Colleen is a first-generation college student. Her squiggly career began in the US Army, who paid for her college tuition. She was put in a department that studied tropical diseases, which she found fascinating despite having no background in biology.
After her time in the army, in which Colleen says she was the worst soldier ever who couldn’t find her way out of a shoebox, she went on to study malaria and tropical diseases. She fell in love with the world of discovery and research and wanted to continue to explore more chemistry, so she headed to Penn State University and dashed through graduate school receiving her Ph.D. in chemistry at the age of 24. It was during this time that she had her first taste of teaching - a night class in medical chemistry for physicians who needed continuing medical education.
She then decided to pursue a teaching and research career as an academic, accepting a Chateaubriand Postdoctoral Fellowship in Strasbourg, France with Nobel Prize winner Jean-Marie Lehn and eventually taking a position as a chemistry professor at the University of Arizona.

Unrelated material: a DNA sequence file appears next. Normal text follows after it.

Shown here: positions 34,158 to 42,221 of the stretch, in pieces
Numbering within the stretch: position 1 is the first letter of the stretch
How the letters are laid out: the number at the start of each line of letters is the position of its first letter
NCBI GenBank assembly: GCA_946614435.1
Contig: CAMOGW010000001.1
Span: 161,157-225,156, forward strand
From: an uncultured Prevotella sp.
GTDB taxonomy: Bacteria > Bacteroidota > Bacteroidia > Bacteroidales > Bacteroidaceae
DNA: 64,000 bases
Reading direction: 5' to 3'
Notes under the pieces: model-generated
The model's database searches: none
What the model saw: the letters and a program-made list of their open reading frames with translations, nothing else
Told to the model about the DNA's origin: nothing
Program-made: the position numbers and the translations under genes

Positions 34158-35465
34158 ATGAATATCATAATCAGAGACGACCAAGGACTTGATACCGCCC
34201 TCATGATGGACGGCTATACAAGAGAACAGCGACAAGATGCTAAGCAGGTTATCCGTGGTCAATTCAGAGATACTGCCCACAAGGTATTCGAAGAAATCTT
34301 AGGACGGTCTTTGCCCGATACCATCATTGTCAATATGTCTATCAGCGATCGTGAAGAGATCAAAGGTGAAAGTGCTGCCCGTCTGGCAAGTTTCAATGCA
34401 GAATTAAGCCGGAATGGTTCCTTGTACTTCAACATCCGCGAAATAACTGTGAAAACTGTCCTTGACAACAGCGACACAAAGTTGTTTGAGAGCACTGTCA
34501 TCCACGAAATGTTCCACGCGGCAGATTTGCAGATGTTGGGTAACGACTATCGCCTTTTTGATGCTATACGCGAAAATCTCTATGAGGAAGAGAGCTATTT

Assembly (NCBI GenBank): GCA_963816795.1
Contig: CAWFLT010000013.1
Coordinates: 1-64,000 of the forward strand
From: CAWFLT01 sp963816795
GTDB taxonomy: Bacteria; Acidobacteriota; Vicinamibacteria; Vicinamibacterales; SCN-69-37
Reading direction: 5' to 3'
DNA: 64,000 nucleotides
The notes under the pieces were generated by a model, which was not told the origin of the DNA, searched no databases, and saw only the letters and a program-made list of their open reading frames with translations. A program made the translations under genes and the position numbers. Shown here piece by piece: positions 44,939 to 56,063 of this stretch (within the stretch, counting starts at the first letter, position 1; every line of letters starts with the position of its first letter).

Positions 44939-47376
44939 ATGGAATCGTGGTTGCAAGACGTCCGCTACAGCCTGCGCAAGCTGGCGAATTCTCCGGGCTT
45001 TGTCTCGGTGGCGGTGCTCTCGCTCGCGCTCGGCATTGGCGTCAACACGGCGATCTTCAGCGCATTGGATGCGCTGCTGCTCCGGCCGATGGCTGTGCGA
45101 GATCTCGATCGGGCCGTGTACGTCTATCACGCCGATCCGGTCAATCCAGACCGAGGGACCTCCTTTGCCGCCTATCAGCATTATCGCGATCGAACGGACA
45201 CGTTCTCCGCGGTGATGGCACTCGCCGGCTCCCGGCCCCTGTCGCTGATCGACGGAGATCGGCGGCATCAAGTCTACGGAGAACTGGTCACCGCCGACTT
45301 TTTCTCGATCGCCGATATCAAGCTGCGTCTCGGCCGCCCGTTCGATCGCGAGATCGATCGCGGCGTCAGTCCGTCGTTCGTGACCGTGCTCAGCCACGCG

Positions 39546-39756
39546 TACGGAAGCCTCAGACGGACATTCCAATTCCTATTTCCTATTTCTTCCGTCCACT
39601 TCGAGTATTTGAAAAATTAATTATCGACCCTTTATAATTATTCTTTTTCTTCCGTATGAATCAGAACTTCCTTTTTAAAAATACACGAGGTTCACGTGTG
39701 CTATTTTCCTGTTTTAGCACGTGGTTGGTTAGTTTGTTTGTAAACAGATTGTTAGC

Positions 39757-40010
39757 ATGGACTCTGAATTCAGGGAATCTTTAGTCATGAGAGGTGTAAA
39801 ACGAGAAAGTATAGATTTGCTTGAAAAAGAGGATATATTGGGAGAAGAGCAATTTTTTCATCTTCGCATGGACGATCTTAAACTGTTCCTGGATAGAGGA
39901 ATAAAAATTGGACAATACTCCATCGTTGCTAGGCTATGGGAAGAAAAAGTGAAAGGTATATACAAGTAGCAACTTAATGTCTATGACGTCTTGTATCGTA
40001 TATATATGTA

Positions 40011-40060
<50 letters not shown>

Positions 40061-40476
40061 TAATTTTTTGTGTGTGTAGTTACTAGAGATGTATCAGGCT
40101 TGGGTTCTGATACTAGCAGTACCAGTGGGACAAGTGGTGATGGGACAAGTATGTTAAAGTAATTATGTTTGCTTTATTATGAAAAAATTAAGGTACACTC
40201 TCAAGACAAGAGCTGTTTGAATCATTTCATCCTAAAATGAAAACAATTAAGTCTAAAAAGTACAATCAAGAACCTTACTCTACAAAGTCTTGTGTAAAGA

At the university, Colleen loved being an educator but chafed against traditional ways of teaching chemistry, which she found frustratingly inaccessible and exclusive for students. Colleen has many thoughts on why people find chemistry so hard, but there’s one reason that stands out most…
Fear. Fear is the number one. When they're afraid of the topic, imagination can't come out of fear. So the first thing I have to do with my class is develop trust and then that trust goes into curiosity. And that curiosity then can go into imagination, and then we can get the real learning done.
Colleen found herself on a mission to make chemistry education more accessible and enjoyable for everyone. She co-authored a series of textbooks for students who wanted to become nurses and who were struggling with how to apply what they were learning in chemistry to a nursing career.
The textbooks were clinically-based and featured fictitious patients in bizarre situations wrapped in a mystery. In class Colleen would ask students to solve the mystery using the chemistry that she had just taught them.